Wallenberg Syndrome: Symptoms, Causes, and Treatments

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Wallenberg syndrome is also known as a lateral medullary syndrome or PICA (posterior inferior cerebellar artery) Syndrome. It is a condition of the central nervous system after a stroke. If you think that you or someone you know is having a stroke, call 911 immediately. You can develop Wallenberg syndrome after a stroke in the brain stem. The loss of blood flow damages the brain stem, resulting in certain symptoms that begin suddenly. If you have Wallenberg syndrome, you may experience difficulty swallowing, hoarse voice, dizziness, and problems with balance, among other symptoms. Older adults with vascular risk factors like smoking, hypertension, and diabetes, are the most likely to develop Wallenberg syndrome. Among those patients, males in their 60’s are more likely to be affected. 

Signs and Symptoms of Wallenberg Syndrome

People with Wallenberg syndrome have symptoms in the central nervous system, which includes the brain and spine. These symptoms are caused by a stroke or blockage of blood flow so that the symptoms will come about suddenly over the course of a few hours.

The most common symptoms of Wallenberg syndrome include:

  • Difficulty swallowing
  • Hoarseness of voice
  • Dizziness
  • Vertigo or feeling like the room is spinning around you
  • Nausea and vomiting
  • Balance problems
  • Problems with coordination, especially with your walking 

While those are the most common symptoms, there are other neurological deficits associated with Wallenberg syndrome like having:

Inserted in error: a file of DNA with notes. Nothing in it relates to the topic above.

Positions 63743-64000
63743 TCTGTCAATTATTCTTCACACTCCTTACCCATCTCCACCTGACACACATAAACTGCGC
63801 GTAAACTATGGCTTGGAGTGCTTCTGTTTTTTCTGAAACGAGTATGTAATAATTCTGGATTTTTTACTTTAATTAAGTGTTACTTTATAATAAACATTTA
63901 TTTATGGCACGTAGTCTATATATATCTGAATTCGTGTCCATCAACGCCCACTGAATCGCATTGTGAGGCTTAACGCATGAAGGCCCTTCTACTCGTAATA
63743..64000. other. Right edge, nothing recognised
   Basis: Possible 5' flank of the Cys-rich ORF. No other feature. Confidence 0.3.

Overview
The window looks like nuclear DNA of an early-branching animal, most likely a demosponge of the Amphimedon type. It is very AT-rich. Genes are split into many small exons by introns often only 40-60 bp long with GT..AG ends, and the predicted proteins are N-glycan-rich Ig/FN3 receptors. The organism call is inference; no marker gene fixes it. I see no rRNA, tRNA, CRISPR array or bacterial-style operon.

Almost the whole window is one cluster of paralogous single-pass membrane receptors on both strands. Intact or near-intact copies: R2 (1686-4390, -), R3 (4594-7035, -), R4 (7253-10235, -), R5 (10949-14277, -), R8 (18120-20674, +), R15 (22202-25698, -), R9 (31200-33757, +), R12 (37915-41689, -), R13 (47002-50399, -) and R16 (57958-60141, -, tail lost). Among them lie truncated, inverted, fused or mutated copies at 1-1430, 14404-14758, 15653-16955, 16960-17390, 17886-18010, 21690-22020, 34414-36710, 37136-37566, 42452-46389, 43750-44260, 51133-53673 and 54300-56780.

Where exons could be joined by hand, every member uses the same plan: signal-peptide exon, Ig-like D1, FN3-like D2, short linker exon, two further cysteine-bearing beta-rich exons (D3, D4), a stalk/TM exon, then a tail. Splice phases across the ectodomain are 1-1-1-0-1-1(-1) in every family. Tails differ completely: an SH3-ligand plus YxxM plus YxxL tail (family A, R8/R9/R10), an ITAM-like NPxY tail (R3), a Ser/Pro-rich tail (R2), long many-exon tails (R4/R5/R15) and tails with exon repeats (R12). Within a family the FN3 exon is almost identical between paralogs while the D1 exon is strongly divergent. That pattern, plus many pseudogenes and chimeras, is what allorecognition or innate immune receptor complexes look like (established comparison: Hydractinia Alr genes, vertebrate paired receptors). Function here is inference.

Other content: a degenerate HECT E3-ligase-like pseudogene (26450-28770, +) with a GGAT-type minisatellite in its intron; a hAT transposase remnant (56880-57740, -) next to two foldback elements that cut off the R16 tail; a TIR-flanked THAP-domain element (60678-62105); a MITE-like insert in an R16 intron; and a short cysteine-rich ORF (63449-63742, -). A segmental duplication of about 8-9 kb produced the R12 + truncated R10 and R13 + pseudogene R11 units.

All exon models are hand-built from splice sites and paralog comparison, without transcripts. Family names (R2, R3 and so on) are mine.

• A loss of temperature sensation or pain on only one side of the 
  • Pain or numbness on one side of the face
  • Difficulty speaking or changes in taste sensation
  • Double vision or eyelid droop

It’s important to note that there are many different ways that Wallenberg syndrome can present. If you have new neurologic symptoms like any of these, you should call 911 immediately.

Causes and Risk Factors

The cause of Wallenberg syndrome is usually a stroke in the brainstem, meaning there isn’t enough blood flow to the brain tissue. These strokes are typically caused by a thrombosis, which forms because of atherosclerotic plaques in the brain’s blood vessels. Therefore, people with atherosclerosis, or hardening of the arteries, are at the highest risk. 

People with hypertension or high blood pressure are at a greater risk of Wallenberg syndrome. Hypertension over a period of time can cause the hardening or thickening of the arteries. This can lead to a blockage in the arteries.

Smoking and diabetes are also risk factors. These are important risk factors because making lifestyle changes can decrease your risk.

Some less common factors include: 

  • Marfan Syndrome: an inherited condition that affects connective tissue, the heart, eyes, blood vessels, and skeleton. 
  • Ehlers-Danlos Syndrome:  affects the connective tissue causing your skin, joints, and blood vessel walls to become overly flexible.
  • Fibromuscular dysplasia: which causes narrowing of the arteries
  • Vertebral artery dissection: a tear in the vertebral artery located in the neck. The vertebral artery supplies blood to the brain.